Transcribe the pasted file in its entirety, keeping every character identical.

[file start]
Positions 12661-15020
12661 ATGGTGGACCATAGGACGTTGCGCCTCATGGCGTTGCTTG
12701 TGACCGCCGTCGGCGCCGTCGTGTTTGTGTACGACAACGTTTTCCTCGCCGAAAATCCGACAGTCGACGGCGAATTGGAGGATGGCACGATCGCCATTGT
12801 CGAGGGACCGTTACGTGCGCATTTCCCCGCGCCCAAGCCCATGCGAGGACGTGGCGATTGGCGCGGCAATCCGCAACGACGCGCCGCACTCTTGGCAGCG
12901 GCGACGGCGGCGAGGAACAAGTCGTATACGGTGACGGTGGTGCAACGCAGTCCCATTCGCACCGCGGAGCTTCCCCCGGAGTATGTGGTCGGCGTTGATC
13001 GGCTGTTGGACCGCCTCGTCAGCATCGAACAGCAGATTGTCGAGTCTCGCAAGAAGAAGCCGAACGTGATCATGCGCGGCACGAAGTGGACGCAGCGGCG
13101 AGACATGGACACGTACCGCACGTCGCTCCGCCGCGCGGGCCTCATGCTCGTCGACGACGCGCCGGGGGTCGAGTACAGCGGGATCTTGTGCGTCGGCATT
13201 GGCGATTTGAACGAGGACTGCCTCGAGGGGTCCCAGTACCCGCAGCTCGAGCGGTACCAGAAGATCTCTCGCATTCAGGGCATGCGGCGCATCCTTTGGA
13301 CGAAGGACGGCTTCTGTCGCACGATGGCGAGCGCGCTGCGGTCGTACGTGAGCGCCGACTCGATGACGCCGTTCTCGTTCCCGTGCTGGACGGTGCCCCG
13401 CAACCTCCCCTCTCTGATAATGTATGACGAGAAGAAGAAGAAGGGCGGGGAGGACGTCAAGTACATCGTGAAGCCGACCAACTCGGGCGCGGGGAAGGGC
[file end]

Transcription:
Positions 12661-15020
12661 ATGGTGGACCATAGGACGTTGCGCCTCATGGCGTTGCTTG
12701 TGACCGCCGTCGGCGCCGTCGTGTTTGTGTACGACAACGTTTTCCTCGCCGAAAATCCGACAGTCGACGGCGAATTGGAGGATGGCACGATCGCCATTGT
12801 CGAGGGACCGTTACGTGCGCATTTCCCCGCGCCCAAGCCCATGCGAGGACGTGGCGATTGGCGCGGCAATCCGCAACGACGCGCCGCACTCTTGGCAGCG
12901 GCGACGGCGGCGAGGAACAAGTCGTATACGGTGACGGTGGTGCAACGCAGTCCCATTCGCACCGCGGAGCTTCCCCCGGAGTATGTGGTCGGCGTTGATC
13001 GGCTGTTGGACCGCCTCGTCAGCATCGAACAGCAGATTGTCGAGTCTCGCAAGAAGAAGCCGAACGTGATCATGCGCGGCACGAAGTGGACGCAGCGGCG
13101 AGACATGGACACGTACCGCACGTCGCTCCGCCGCGCGGGCCTCATGCTCGTCGACGACGCGCCGGGGGTCGAGTACAGCGGGATCTTGTGCGTCGGCATT
13201 GGCGATTTGAACGAGGACTGCCTCGAGGGGTCCCAGTACCCGCAGCTCGAGCGGTACCAGAAGATCTCTCGCATTCAGGGCATGCGGCGCATCCTTTGGA
13301 CGAAGGACGGCTTCTGTCGCACGATGGCGAGCGCGCTGCGGTCGTACGTGAGCGCCGACTCGATGACGCCGTTCTCGTTCCCGTGCTGGACGGTGCCCCG
13401 CAACCTCCCCTCTCTGATAATGTATGACGAGAAGAAGAAGAAGGGCGGGGAGGACGTCAAGTACATCGTGAAGCCGACCAACTCGGGCGCGGGGAAGGGC